We can then follow up with a question like: “Can you think of any time when your nervous system might have realised that it was a good idea to not let people see how you feel?”
As the client shares moments from their history, we gain a deeper understanding as to why the nervous system responds how it does. These may become scenes for reenactment using imaginal work.
We also get access to the core beliefs that drive the response. In this case: “If I let people see how I feel, things will only get worse.”
In the same way, imagine a person who is constantly on alert in red. They may report that if they stop being on alert they won’t be ready to act when bad things happen.
Once again, we can ask how their nervous system learned to protect them this way. “Can you think of a time when your nervous system might have realised that it was a good idea to keep you ready in case bad things happened?”
They may then describe how mum or dad suddenly became violent for no apparent reason. It made sense to constantly be on alert in order to escape.
As you can see, following the nervous system lets us know its wisdom. We discover how it learned that this was the best way to give protection. It uncovers core beliefs that can be the target of a later mismatch.
Another line of questioning is to ask the client how they’d like their nervous system to act instead. What aspects of the way it works would they like to keep? What aspects would they like to change?
This can shed light on the way those old learnings are getting in the way. It may also reveal key needs as we explore why they’d like those changes.
Creating mismatch experiences
Rather than fight the nervous system, we can help the client to overwrite it. They can have their nervous system work how they want it to. This is achieved through the brain mechanism of memory reconsolidation. To do this, mismatch experiences are key.
Notice how we have gone from mere feelings of anxiety or shut down into a deep understanding of why the nervous system works this way. We have, in the process, uncovered some core beliefs that can be the target of mismatch too.
One potential mismatch is around safety itself. Clients who are in red or blue are feeling unsafe and unprotected. I like to ask what it means for them to realise that they have a protective force within them. What is it like to know that this protective force is looking after them all the time?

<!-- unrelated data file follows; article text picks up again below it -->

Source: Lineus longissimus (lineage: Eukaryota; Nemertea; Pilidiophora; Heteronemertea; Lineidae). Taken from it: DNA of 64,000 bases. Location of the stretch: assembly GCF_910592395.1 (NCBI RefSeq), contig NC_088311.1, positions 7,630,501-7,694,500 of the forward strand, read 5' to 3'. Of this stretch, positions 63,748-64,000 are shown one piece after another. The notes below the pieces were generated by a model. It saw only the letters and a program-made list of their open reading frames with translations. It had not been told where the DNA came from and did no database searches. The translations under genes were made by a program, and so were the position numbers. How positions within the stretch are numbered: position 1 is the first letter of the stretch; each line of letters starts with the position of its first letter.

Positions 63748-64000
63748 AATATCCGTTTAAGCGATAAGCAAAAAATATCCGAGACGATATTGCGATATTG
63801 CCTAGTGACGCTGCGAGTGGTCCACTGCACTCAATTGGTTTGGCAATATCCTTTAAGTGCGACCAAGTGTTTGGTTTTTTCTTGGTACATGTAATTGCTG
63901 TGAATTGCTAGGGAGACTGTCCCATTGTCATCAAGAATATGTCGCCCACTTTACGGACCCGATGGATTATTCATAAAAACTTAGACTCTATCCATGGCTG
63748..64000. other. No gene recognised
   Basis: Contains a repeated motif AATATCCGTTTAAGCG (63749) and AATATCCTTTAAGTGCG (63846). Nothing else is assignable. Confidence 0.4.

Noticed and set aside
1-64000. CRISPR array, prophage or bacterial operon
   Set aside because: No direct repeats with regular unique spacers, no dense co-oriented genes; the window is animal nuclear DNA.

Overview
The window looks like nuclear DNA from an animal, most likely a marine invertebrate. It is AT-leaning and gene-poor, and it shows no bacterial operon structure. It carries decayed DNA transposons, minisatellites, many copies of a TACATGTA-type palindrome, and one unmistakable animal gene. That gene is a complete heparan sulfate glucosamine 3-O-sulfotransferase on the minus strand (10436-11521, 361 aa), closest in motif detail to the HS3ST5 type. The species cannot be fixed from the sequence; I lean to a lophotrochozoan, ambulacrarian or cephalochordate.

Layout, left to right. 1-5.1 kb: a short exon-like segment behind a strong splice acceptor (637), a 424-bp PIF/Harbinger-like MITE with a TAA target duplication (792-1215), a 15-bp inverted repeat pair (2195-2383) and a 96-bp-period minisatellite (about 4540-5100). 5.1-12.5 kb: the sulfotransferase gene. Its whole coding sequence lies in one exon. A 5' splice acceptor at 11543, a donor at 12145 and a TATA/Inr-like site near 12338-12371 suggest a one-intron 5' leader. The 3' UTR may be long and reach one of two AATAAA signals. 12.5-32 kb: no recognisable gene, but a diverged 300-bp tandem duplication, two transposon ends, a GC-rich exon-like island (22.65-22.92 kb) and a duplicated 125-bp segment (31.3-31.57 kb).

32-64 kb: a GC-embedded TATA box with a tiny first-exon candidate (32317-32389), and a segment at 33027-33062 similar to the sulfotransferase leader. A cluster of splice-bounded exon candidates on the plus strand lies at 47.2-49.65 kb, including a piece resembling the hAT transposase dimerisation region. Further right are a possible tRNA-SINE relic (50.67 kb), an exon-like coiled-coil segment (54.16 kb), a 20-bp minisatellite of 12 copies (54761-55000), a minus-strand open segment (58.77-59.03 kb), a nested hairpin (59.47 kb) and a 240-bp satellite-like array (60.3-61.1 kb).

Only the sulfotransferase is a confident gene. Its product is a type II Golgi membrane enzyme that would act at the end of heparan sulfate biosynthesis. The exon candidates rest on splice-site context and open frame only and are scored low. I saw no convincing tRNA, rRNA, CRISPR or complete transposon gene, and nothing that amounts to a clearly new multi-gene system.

If this question lands, the client experiences that dual focus that is key to mismatch experiences. They hold a sense of being unprotected alongside the realisation that they are guarded by an inner protective force that is with them always.
We can create mismatch experiences conversationally too by asking about exceptions. An exception is where the client has experience the opposite of the belief.
Imagine a client who is in a blue state because they believe that nobody cares about them. We might ask: “Tell me about a time when you did receive that care that you want, even if only for a moment.” They will often report instances of receiving care.
This gives us the material for a mismatch experience around that core belief.
Likewise, imagine a client who says: “If I’d spoken up for myself, that would have made the situation even worse.”
We can ask: “Tell me about a time when you did speak up for yourself, even if only a little, and things stayed the same or even got a little better.”
We can then use these exceptions to invite the client to hold the old belief and the alternative experiences in mind at the same time. What is it like to believe that this is the case, but also know that the opposite happened?
Because both cannot be true it creates a surprise and confusion that invites the brain to allow learning to be updated. You can learn more about the neuroscience behind it in this article.
Another way to create a mismatch is to use imaginal experiences. We can take a scene that contributed to how the nervous system currently responds. If that way of protecting the client is no longer useful, we can guide a reenactment of that scene in the client’s favour.
You can read an example of such an imaginal approach in this article.
Clients are anxious or shut down because they are in a state of self-protection. When their reluctance to move out of that state shows up, it is useful material for us to dig into.
Likewise, any recent moment that put them into blue or red allows us a doorway into how their nervous system works.
By following its lead, we learn how their nervous system learned to protect the client in this particular way.
It often uncovers core beliefs that can be the target of a mismatch experience. It identifies scenes that may be used for imaginal reenactment work.